Tuesday, 26 February 2013

Beyond what my eyes can see

I have just returned to the ship after a morning run, still a little sweaty, although showered clean and ready to eat some breakfast. The sun is hardly peeping through the clouds and although this means it is still so early, it’s the way I like it. I’m not good at running and only go because my friend asks and I know it’s good for me, but I do like to see the people and the small part of the city around which we live, waking up for a new day.
This morning the streets were dark and the air was quiet apart from a few cars on the road and the general noises of those already walking the streets, some of which we were sure had never been to bed!
I wish I could describe everything that I see to you well enough for you to understand. Perhaps if you’ve been to a third world country before, you might taste what it is I am so often trying to describe. Even if you haven’t, I hope you can imagine how it is and how it feels to be here.

Yesterday was one of those days that deserved a lot of describing words.
I went with a group of 7 other nurses and one translator to a local hospital to see if we could do anything to help out or serve them. After meeting with the Chief Surgeon, a couple of other surgeons and an anaesthetist, we walked through the small hospital as they explained what we saw; the laboratory, x-ray, paediatric clinic, labour room, one operating room, a ward for vesico-vaginal fistula repairs, a pharmacy with few emergency medications and the rest of the hospital in renovations, which included a family planning clinic and consultations rooms. There was also a school with 350 children from 2 to 7 years old.
That morning and probably most others, they had no power. So as we walked around we had to let our eyes adjust from dark hallways to rooms lit with sunlight. What I noticed when I looked around was wear and tear of chairs and benches which were constantly being sat on as people waited for their turn to see the doctor, nicely painted walls, clean floors, a few spider webs hanging from the ceiling, old, faded advertising of products and medicines stuck to the wall here and there and apart from the people waiting, not much else. The doctors had told us that they didn’t have much to work with and they were certainly right.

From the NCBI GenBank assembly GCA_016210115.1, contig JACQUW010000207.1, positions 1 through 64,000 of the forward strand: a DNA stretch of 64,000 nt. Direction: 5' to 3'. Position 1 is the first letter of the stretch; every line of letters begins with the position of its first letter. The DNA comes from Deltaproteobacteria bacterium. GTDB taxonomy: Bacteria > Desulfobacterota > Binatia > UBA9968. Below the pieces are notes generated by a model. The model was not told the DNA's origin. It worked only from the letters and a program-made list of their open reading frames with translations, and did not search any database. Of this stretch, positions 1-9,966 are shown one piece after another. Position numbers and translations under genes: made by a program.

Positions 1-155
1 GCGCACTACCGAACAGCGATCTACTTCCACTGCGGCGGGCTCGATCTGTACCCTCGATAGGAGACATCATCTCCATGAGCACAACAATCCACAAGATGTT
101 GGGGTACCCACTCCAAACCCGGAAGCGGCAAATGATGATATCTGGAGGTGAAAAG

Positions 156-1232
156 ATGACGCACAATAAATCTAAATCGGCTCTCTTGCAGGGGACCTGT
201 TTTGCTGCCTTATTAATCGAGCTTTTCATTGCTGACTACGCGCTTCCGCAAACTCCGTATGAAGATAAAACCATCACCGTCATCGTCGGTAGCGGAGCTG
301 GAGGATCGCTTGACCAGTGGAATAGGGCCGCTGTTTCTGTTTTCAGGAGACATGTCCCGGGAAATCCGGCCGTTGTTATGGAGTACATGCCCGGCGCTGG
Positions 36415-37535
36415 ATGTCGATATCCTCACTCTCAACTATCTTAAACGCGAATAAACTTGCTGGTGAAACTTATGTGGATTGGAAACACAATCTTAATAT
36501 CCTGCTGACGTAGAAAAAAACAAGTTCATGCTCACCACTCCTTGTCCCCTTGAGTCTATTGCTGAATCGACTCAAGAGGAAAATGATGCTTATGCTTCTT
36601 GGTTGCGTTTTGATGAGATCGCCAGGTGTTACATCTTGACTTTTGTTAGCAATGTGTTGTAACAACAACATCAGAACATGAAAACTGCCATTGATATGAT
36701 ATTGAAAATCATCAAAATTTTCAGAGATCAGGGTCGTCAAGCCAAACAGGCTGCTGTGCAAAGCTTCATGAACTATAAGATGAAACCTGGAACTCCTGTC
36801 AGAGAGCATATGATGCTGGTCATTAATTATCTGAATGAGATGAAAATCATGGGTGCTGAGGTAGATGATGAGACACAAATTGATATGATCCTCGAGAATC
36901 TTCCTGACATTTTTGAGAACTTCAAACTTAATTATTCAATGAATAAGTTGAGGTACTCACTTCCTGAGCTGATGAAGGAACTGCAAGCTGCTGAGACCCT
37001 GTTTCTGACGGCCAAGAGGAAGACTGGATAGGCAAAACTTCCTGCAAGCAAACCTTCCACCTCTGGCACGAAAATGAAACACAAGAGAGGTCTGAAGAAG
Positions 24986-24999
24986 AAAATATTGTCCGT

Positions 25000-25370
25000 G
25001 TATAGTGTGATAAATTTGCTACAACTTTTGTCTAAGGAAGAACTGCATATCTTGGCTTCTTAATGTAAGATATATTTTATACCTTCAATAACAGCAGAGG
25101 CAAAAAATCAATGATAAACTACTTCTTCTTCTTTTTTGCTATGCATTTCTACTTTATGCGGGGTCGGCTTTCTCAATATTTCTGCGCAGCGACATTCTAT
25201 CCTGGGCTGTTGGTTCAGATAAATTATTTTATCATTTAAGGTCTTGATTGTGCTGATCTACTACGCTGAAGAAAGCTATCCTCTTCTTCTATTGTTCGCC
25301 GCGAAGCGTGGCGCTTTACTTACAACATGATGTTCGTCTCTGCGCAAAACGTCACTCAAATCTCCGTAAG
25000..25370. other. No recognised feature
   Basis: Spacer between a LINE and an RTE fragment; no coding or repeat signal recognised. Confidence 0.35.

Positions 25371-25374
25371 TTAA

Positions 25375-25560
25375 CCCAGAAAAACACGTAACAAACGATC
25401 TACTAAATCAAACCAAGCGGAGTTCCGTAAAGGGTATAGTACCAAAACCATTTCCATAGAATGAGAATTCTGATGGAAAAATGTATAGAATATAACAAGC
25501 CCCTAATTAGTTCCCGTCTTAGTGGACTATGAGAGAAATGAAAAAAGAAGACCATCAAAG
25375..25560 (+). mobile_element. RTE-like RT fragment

I went with one of the local nurses who spoke English and two fellow paeds nurses to the paediatric clinic to watch what was going on. That day there were about five medical students, dressed in lab coats, there to assess and practice, along with the one paediatrician and two nurses in scrubs, sitting out of the way listening to music from their phones.
The local nurse explained the process to us. If you or your child is sick, you can come to the hospital and pay a fee to get a ticket- 15,000GNF for an adult or 10,000GNF ($1.37 USD) for a child. This ticket lasts one month and anytime within that month you can come back for more treatment without paying another fee. The pretty faced local nurse told us that there weren’t many patients right now because not many people had money because of the political problems. (That is a whole new blog post issue!)
The patients that were lined up to be seen had the most common complaint of diarrhoea. For some mothers the solution was to stop feeding their new babies water and for others, to stop feeding their older babies cow’s milk and formula and to begin giving them solids. Simple things like nutrition teaching seemed to be lacking among the mothers. I have certainly found that an issue among the mothers on the wards. Watching and hearing a baby be fed water, sounds a lot like someone drowning and is not a very pleasant experience. The motion they often use is cupping your hand on the side of the cheek, pouring a small amount of water in and tipping the baby head down until the water is gone, either by swallowing, spat out by crying or aspirated (breathed into the lungs).

Somehow these mothers believe that all babies should be given water from the time they are born, along with breast milk. They can also be quite slow to begin solids for their babies, wondering why their child needs more than just breast milk and water but not trying alternatives. These are just a couple of things I have noticed over the years.